China's difficult relationship with food safety has spurred another scandal, ensnaring Western fast-food chains which may have been duped into buying tainted meat.
OSI Group's China affiliate, which supplies McDonald's and Yum Group's KFC on the mainland, was accused of using expired meat and unhygienic practices in a July 20 report from Shanghai TV, a local television station under SMG Group.
The seven-minute-long report from a reporter who went undercover for two months in OSI group's Shanghai workshops showed a batch of chicken breast and chicken skin that had been expired for around 12 days at the time of the filming.
The reporter asked, "Is it ok to use them?" and the answer was "no problem." The chicken was turned into chicken nuggets.
"The rules are dead, and people are alive, that's simple," a worker said in the report. "Dead rules and alive people" is commonly used in China to indicate corners have been cut. OSI did not immediately respond to the news report.
The person who answered the phone at OSI refused to provide her name, but told CNBC that the company is cooperating with the investigation and would release a statement when it is ready.
The report doesn't directly criticize either McDonald's or KFC, noting instead that OSI, which has production capacity of around 25,000 tons of meat a year, was working to dupe the companies' inspectors.
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A short clip showed McDonald's inspection team touring the workshop, while a recorded conversation between workers and the reporter indicated the team wasn't aware of OSI's practices.
"We can't let McDonald's or Yum China know that we add (chicken skin)," the same worker said. "They won't let us do that. Otherwise, we would lose the contracts. Who wants to do business with you if you break your promise?"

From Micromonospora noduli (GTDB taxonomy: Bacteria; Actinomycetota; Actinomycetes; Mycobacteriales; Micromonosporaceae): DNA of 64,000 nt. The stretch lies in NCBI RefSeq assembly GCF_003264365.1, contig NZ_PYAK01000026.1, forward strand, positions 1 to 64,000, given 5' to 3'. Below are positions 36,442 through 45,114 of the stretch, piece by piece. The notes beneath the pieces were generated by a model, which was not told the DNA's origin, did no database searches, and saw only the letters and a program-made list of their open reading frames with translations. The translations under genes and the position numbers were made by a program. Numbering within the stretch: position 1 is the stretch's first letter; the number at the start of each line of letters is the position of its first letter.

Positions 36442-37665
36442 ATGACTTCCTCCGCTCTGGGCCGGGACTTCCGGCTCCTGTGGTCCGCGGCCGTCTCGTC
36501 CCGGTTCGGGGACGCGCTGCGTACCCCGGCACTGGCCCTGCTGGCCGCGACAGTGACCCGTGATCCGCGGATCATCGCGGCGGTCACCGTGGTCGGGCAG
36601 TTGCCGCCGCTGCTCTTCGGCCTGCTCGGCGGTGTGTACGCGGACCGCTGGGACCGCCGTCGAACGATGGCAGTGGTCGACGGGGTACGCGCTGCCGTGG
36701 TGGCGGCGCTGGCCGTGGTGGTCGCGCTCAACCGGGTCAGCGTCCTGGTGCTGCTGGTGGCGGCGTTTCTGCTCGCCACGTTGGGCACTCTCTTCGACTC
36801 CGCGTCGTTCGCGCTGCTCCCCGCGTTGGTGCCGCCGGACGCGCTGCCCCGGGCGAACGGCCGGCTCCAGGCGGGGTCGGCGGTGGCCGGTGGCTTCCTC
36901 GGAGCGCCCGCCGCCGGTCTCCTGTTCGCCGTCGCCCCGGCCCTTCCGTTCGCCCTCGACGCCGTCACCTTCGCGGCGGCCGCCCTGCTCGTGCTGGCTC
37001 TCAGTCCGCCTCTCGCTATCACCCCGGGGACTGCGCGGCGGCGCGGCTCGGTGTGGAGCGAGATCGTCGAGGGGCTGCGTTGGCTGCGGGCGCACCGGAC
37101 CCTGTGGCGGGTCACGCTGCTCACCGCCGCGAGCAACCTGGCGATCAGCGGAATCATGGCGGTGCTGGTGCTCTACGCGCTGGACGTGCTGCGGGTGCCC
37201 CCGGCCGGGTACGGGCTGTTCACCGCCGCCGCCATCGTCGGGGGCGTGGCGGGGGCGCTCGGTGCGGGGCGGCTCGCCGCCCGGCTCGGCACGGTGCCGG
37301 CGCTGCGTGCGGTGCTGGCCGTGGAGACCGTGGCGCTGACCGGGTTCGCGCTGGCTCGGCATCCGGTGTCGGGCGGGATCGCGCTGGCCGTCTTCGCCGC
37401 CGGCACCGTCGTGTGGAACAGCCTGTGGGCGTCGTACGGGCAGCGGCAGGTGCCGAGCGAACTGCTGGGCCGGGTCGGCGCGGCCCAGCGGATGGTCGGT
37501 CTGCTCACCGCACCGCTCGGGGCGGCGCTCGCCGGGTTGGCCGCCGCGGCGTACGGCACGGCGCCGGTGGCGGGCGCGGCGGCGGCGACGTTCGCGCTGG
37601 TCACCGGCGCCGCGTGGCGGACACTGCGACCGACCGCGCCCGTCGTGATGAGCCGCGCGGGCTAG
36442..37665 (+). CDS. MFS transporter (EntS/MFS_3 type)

Once the inspection team left the workshop, unqualified chicken nuggets stored in blue bags were put back onto the production lines along with the qualified batch, the video showed.
The report also showed a printed work notice saying, "please help extend the expiration date" on a batch of beef that was already rank; the expiration was extended for another year, according to the report.
In addition, the report accused OSI group of having two sets of record books, with the video showing a former company inspection staffer in a mask telling the reporter about one set for inspectors and one for internal use.
"McDonald's has zero tolerance for any mispractices and we abide strictly by all laws and regulations with strict standards for ourselves and for all suppliers," McDonald's said in a statement in the hours after the report was aired. "There is no compromise to the well-being and food safety standards that Chinese consumers have come to expect from us."
Yum China released a similar statement on its Weibo account, saying all OSI-supplied meat products will be removed from its shelves.
Both McDonald's and Yum China said they may face shortages of some of their meat products.
Gu Zhenhua, the deputy chief at the government's Shanghai Food Safety Committee, and his team were faced with a 90-minute stalemate Sunday evening before being allowed into the factory for a storm inspection at OSI, according to SMG's official Weibo account.
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SMG's report quickly went viral on the Internet in China, sparking outrage.
Nearly 8,000 comments were left on Phoenix TV's website after it rebroadcast the report.
"The news says the supplier also supplies for Pizza Hut, 7-11, Burger King, Subway and Ikea. We can't eat anything now," one comment said.
Other comments criticized the entire foreign fast-food industry.
"Many Chinese believe foreign brands have stringent food safety, but they are the biggest purchasers of problematic food! Where's the quality control? They have to be fined heavily," one comment said.
This story originally appeared on CNBC